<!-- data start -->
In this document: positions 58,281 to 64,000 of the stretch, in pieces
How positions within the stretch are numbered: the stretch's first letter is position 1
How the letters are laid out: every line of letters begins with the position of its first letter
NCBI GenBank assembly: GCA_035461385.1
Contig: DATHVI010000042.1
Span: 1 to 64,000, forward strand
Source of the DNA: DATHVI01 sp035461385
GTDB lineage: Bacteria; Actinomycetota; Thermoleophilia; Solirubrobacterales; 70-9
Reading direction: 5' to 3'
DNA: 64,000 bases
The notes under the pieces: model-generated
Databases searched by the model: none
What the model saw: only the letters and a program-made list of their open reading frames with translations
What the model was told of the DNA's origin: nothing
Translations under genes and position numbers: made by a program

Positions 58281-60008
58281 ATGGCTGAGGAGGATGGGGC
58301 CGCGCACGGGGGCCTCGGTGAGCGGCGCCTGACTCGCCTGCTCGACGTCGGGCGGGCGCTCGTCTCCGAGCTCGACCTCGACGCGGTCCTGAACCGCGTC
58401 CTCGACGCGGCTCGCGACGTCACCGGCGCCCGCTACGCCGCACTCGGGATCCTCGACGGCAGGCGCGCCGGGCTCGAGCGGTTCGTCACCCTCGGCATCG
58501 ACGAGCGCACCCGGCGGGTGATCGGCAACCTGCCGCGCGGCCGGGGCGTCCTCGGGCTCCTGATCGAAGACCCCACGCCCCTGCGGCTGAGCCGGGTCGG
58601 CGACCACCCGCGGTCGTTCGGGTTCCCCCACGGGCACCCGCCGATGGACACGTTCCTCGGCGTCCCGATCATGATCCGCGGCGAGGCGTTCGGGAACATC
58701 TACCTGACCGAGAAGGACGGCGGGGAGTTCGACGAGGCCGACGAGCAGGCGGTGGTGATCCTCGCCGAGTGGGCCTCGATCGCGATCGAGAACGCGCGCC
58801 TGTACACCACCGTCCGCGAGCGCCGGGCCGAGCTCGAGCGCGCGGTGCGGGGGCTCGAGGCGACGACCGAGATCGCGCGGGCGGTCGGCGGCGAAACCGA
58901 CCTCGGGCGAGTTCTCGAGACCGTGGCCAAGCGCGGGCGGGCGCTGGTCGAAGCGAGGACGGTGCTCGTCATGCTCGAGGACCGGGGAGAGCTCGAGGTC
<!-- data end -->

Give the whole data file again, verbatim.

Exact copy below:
In this document: positions 58,281 to 64,000 of the stretch, in pieces
How positions within the stretch are numbered: the stretch's first letter is position 1
How the letters are laid out: every line of letters begins with the position of its first letter
NCBI GenBank assembly: GCA_035461385.1
Contig: DATHVI010000042.1
Span: 1 to 64,000, forward strand
Source of the DNA: DATHVI01 sp035461385
GTDB lineage: Bacteria; Actinomycetota; Thermoleophilia; Solirubrobacterales; 70-9
Reading direction: 5' to 3'
DNA: 64,000 bases
The notes under the pieces: model-generated
Databases searched by the model: none
What the model saw: only the letters and a program-made list of their open reading frames with translations
What the model was told of the DNA's origin: nothing
Translations under genes and position numbers: made by a program

Positions 58281-60008
58281 ATGGCTGAGGAGGATGGGGC
58301 CGCGCACGGGGGCCTCGGTGAGCGGCGCCTGACTCGCCTGCTCGACGTCGGGCGGGCGCTCGTCTCCGAGCTCGACCTCGACGCGGTCCTGAACCGCGTC
58401 CTCGACGCGGCTCGCGACGTCACCGGCGCCCGCTACGCCGCACTCGGGATCCTCGACGGCAGGCGCGCCGGGCTCGAGCGGTTCGTCACCCTCGGCATCG
58501 ACGAGCGCACCCGGCGGGTGATCGGCAACCTGCCGCGCGGCCGGGGCGTCCTCGGGCTCCTGATCGAAGACCCCACGCCCCTGCGGCTGAGCCGGGTCGG
58601 CGACCACCCGCGGTCGTTCGGGTTCCCCCACGGGCACCCGCCGATGGACACGTTCCTCGGCGTCCCGATCATGATCCGCGGCGAGGCGTTCGGGAACATC
58701 TACCTGACCGAGAAGGACGGCGGGGAGTTCGACGAGGCCGACGAGCAGGCGGTGGTGATCCTCGCCGAGTGGGCCTCGATCGCGATCGAGAACGCGCGCC
58801 TGTACACCACCGTCCGCGAGCGCCGGGCCGAGCTCGAGCGCGCGGTGCGGGGGCTCGAGGCGACGACCGAGATCGCGCGGGCGGTCGGCGGCGAAACCGA
58901 CCTCGGGCGAGTTCTCGAGACCGTGGCCAAGCGCGGGCGGGCGCTGGTCGAAGCGAGGACGGTGCTCGTCATGCTCGAGGACCGGGGAGAGCTCGAGGTC